Cyrus the Great is one of the best-known, best-loved figures of Near Eastern antiquity. His forward-looking vision of pluralism, many contend, makes him almost unique among the conquerors and kings who came before and after him. But historian John W.I. Lee points out that this view of Cyrus does not survive examination with a critical eye — and that the man who inspired Alexander the Great actually offers another lesson in leadership: realism can provide an impetus to protect human rights as much as idealism.
Cyrus II — commonly called Cyrus the Great — looms large in world cultural and political history. This is understandable. He transformed an obscure dynasty, the Achaemenids, ruling an obscure city-state, Anshan, in what is now southwestern Iran into the driving force behind one of the largest and most consequential empires of its age. Through his serial conquests of the Median Empire, the Lydian Empire, and the Neo-Babylonian Empire under King Nabonidus (as well as major territorial acquisitions in Central Asia), he built what was the largest empire the world had yet seen, stretching from the Mediterranean Sea to the Indus River.
Quite the model for anyone struggling with questions of leadership: a nobody from a backwater becoming a hegemon and leaving behind a legacy of awe and splendor. As if that were not enough, Cyrus is widely regarded (unusually for a world-historical conqueror) as a progressive on the question of human rights. This reputation comes in large part from the tremendous affection the Jews of antiquity held this Persian king in. And with good reason: his conquest of Babylon led to the eventual end of their exile. Another major prop is the “Cyrus Cylinder,” a document manu propria setting forth Cyrus’s genealogy, victories, and political principles, which has helped cement in the popular imagination the idea of Cyrus as a forward-looking leader, one with a healthy respect for an early form of political pluralism.
But how close does this image of Cyrus hew to the historical reality? We spoke with John W.I. Lee, one of the leading historians of Western Asia and an expert on the Achaemenids, about how to reconcile the bright, broad strokes of this vision of Cyrus with the more finely shaded facts.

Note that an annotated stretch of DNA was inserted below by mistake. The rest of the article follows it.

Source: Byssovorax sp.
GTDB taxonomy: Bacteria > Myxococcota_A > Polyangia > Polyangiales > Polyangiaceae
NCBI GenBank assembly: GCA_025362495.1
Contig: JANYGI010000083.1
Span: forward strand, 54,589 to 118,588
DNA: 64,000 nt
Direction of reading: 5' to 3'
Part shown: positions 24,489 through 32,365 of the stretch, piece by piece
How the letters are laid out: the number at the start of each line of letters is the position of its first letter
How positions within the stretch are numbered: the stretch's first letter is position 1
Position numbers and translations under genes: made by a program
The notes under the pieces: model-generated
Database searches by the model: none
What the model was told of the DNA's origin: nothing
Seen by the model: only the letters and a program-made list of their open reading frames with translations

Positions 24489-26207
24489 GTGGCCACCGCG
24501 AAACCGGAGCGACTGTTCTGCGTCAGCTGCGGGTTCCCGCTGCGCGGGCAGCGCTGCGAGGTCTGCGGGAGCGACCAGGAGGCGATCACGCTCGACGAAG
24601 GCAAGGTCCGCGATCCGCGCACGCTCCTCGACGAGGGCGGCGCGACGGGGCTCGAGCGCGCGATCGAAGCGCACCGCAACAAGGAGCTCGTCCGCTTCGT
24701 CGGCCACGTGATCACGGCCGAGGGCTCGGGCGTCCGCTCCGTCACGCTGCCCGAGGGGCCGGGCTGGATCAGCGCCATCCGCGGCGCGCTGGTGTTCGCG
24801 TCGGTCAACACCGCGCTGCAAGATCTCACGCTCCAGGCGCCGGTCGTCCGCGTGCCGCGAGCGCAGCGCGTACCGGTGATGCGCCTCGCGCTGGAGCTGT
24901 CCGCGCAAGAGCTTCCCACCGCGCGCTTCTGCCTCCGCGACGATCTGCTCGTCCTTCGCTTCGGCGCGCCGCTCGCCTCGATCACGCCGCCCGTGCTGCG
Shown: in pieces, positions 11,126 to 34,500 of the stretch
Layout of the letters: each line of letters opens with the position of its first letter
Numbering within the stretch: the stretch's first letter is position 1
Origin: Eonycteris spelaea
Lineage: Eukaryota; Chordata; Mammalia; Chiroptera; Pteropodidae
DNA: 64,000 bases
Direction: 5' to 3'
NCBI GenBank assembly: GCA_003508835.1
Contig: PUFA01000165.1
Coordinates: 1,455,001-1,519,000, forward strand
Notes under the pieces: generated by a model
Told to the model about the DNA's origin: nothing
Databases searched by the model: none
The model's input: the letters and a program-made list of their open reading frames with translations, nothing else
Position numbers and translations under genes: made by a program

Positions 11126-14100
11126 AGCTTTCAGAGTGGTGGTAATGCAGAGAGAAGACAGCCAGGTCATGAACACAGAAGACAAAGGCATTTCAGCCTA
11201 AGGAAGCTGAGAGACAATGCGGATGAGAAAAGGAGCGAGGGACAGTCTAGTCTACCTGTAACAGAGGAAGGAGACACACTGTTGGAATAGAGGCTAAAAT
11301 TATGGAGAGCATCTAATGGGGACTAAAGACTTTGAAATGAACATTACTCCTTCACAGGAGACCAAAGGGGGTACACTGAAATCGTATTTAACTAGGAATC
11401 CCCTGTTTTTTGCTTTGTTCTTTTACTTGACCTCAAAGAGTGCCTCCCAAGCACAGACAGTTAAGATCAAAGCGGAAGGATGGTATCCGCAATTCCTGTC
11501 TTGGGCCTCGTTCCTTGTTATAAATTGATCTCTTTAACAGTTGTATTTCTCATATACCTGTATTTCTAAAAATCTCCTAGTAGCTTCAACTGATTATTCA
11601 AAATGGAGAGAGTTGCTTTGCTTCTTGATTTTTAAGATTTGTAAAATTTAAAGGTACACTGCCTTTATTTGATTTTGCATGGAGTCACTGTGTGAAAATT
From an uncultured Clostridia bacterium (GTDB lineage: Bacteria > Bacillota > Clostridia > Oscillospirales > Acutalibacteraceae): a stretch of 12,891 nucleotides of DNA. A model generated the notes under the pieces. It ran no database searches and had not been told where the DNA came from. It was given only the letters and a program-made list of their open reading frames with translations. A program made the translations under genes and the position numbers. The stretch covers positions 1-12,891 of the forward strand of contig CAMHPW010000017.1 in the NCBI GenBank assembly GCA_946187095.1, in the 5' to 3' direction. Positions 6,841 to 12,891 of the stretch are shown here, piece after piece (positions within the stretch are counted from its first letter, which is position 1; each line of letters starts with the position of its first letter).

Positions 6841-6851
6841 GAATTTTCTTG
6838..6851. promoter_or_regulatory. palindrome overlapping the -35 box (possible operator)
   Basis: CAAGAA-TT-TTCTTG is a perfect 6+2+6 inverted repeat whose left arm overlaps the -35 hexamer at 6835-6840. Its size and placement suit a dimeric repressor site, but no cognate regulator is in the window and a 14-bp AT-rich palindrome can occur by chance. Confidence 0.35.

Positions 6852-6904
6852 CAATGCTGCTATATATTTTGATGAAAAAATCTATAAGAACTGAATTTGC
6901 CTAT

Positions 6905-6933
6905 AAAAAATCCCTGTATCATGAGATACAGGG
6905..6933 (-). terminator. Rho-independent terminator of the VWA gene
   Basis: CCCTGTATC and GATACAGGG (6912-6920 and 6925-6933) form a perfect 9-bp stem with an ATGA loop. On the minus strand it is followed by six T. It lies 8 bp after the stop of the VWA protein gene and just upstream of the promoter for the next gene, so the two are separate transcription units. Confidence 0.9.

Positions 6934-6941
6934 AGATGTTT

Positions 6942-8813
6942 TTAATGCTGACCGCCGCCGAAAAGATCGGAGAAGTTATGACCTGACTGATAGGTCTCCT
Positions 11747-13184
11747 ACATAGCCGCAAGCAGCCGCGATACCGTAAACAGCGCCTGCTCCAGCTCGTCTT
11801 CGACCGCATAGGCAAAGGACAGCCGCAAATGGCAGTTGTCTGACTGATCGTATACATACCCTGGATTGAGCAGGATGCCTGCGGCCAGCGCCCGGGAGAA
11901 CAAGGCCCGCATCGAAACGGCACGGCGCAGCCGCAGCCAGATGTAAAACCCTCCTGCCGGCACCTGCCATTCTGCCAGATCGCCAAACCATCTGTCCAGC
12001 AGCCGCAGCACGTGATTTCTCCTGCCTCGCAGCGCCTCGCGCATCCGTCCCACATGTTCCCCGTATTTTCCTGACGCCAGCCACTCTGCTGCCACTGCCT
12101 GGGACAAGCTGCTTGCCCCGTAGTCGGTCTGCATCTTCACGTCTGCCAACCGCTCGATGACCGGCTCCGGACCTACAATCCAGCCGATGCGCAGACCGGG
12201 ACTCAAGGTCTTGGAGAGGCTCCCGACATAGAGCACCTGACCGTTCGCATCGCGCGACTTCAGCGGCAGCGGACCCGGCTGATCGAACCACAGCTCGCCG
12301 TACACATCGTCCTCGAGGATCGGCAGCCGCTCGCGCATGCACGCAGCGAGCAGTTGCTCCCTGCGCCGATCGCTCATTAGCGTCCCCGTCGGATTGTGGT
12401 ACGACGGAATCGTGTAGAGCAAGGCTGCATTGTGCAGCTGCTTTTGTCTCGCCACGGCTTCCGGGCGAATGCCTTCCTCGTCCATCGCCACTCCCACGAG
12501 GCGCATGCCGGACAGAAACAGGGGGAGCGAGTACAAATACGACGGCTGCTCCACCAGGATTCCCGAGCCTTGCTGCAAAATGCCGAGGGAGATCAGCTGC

This can be a difficult task. “On the one hand,” Lee said, “most people who look at the past are not interested in the nitty-gritty. There is a popular image of Cyrus. It serves an important purpose in modern constructions of Iranian identity — whether it’s in the Islamic Republic itself or amongst the immigrants in the United States. Everybody wants to quote the Cyrus Cylinder. Shirin Ebadi, when she won the Nobel Peace Prize, called it a human rights document. George W. Bush called it a human rights document. But if you look at what Cyrus actually says in the Cyrus Cylinder, there’s no declaration of human rights, period. It’s a very formulaic and standard set of things that conquering kings would often do: remission of labor service, for example; allowing people who had been exiled or resettled to return to their lands, allowing local religious cults in trying to practice what they were practicing before. There are statements in the Cyrus Cylinder that indicate that Cyrus acted benevolently when he conquered Babylon, but the modern image has taken those and expanded them into concepts that didn’t exist in the ancient world. You’ll find some fake translations of the Cylinder that talk about how he established a minimum wage, how he abolished slavery.”
And, Lee points out, the Cylinder is at odds with Babylonian documents as well. “We have a number of contemporary documents, the Babylonian Chronicles, which talk about the entry of Cyrus into Babylon,” he notes. “There are some important divergences. For example, the Cylinder says his troops entered Babylon peacefully, but one of the Chronicles tells us there was a battle north of the city, so there was fighting. The image you’re getting from the Cylinder is a scrubbed-clean image of what Cyrus is. Here is the best way to think about it. It’s 539 BC. You’re Cyrus and you have a small army. You’re king of a very upstart kingdom. Anshan is not a big player in the world of the first millennium BC. All of a sudden you have conquered the biggest, greatest city in the world: Babylon, the navel of the universe.”